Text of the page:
Electronic Smokes: Healthy or Dangerous?
By Kiera McCaffrey
With most Texas cities banning smoking in workplaces, restaurants, bars or all three, some smokers are getting their nicotine fixes in a 21st-century way: electronically. Electronic cigarettes hit the national market a year ago to little fanfare. But the devices, the size and shape of traditional cigarettes, have developed a following among office workers and others who can’t always light up when they want a nicotine kick.
Marketers also claim the product is a healthier alternative to smoking, chewing tobacco or using snuff, because e-cigarettes contain no tobacco, tar or chemicals. That appeals to some smokers who want to quit but don’t want to suffer from nicotine withdrawal.
Russell Cawyer, a Houston lawyer who publishes the Texas Employment Law Update, an online resource for employers, said workplace-smoking bans do not extend to the cigarette’s electronic cousin.
“There are still no reported cases to see how the courts are treating the use of these e-cigarettes at work,” Cawyer said. “So employers remain free to prohibit or permit them in the workplace.” Cawyer said his review of the e-cigarettes leads him to believe their use in the workplace is not harmful to others. “You have none of those secondary effects that you have with tobacco,” he said. “You don’t have tar, you don’t have smoke, you don’t have smell. It just is a water vapor.”
E-cigarettes are metals tubes loaded with nicotine. An atomizer on one end (where a cigarette filter would be) steams the nicotine and releases a puff of white vapor that looks like smoke but is almost odorless. The other end of the device lights up red when the user takes a drag. “For smokers, it’s not like a toy,” said Tim Cornwell, an e-cig distributor. “It’s actual tobacco flavor, an extract from the plant. It’s just straight, raw nicotine.”
Unlike the nicotine patch popular with smokers trying to quit, the e-cigarette mimics the act of taking a puff. This attracts some smokers who want to drop the cigarettes but enjoy the process of smoking. Jesse Camacho is a 54-year-old former smoker in Corpus Christi who hopes someday to kick nicotine forever. He said he prefers the gadgets to other nicotine products and ordered his e-cigarettes online after he saw them for sale in a mall and did some research. “I had been trying to quit cigarettes for a long time and was intrigued by claims made from electronic cigarettes,” he said, noting that he has tried alternatives to cigarettes in the past but did not like them. “Cigars were too strong, and chewing tobacco almost made me throw up.”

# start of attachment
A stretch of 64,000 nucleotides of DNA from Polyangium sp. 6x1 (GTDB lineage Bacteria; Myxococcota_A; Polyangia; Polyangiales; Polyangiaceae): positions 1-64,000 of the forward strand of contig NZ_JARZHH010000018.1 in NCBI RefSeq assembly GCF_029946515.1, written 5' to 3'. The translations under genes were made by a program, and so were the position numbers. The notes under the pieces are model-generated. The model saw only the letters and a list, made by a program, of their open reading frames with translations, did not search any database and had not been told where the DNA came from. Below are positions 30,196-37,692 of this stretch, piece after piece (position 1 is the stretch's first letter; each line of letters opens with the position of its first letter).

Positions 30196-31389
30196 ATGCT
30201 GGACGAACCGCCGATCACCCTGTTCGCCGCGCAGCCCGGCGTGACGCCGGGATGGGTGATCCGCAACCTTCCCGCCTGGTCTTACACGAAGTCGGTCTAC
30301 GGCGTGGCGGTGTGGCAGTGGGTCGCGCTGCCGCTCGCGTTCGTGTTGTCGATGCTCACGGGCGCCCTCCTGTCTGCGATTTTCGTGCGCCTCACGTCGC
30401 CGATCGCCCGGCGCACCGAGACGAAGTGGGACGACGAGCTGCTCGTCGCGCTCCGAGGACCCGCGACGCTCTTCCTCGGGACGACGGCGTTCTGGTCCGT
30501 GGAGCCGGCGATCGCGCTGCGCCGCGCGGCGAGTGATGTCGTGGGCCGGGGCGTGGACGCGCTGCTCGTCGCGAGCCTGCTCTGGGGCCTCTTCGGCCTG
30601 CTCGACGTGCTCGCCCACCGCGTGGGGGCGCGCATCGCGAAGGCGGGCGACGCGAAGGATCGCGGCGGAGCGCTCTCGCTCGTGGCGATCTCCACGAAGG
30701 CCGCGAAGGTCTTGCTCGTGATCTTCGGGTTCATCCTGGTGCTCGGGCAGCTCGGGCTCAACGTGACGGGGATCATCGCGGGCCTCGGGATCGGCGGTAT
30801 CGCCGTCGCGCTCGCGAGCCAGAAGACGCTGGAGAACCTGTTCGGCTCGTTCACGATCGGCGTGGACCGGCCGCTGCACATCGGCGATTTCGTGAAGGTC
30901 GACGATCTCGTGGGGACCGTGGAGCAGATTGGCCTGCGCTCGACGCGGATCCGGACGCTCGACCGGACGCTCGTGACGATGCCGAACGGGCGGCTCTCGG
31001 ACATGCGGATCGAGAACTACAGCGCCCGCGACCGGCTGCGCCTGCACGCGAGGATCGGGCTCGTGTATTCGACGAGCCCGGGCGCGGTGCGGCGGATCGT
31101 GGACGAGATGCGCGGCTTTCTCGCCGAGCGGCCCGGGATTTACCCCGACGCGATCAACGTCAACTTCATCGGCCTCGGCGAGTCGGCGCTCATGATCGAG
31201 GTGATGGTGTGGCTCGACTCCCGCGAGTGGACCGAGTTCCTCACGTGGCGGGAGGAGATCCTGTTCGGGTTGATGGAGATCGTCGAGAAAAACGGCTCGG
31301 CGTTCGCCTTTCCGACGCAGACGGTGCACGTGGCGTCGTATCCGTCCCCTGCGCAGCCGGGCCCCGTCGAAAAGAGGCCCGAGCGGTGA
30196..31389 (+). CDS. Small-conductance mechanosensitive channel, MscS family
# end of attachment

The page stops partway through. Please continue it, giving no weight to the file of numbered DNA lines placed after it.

Camacho said he feels better physically since replacing his tobacco cigarettes with their electronic cousins.
While some smokers praise the product as similar to real cigarettes in taste and effect, not everyone is happy about it. The Food and Drug Administration says e-cigarettes may not be a healthy alternative to a pack of smokes. Unlike other nicotine products, which are often used as smoking-cessation methods, e-cigarettes haven’t been studied closely.
Australia, Brazil, Canada, Israel, Mexico, and New Zealand have banned e-cigarettes, and they are restricted in Finland, Malaysia, and Singapore. New Jersey has already banned them, and New York and Illinois had similar bills working through their legislatures as of April 2010. The FDA wants to regulate them nationwide, and if it gets its way, the product could be taxed, restricted or even pulled from the market. But for now, fans are free to puff away.
Retailers also pitch e-cigarettes to smokers who don’t want to leave their butts behind at the office door. Tim Cornwell and a partner opened a Smoking Everywhere kiosk in Barton Creek Mall in Austin last year. Business has been steady, he said. While he touts the e-cigarettes for delivering a nicotine hit with “no secondhand smoke, no smell, no bad breath, no yellow teeth,” he also says customers love that they can smoke almost everywhere.
But the FDA says it’s too soon to tell whether the e-cigarettes are dangerous. “The big question about these is because they haven’t been reviewed by the FDA,” said Siobhan DeLancey, a spokeswoman for the agency. “We don’t know what the long-term effects may be.”
For now, a small group of devoted nonsmokers is enjoying the privilege of puffing indoors. “I ‘vape’ discreetly” at work, Camacho said, using the verb shortened from “vapor” that many e-cig fans prefer. Others aren’t so discreet. “I’ve had people tell me they’ve smoked it on an airplane,” said Cornwell, the kiosk owner. “I myself tried it on an airplane and it did not work too well for me.” After a fellow passenger complained, Cornwell said, the flight attendant asked him to not to use the e-cigarette at his seat anymore but suggested he could use it in the bathroom.
He doesn’t pitch his product as airplane-friendly but doesn’t regret the slight excitement he caused. “I had to try it,” Cornwell said, laughing.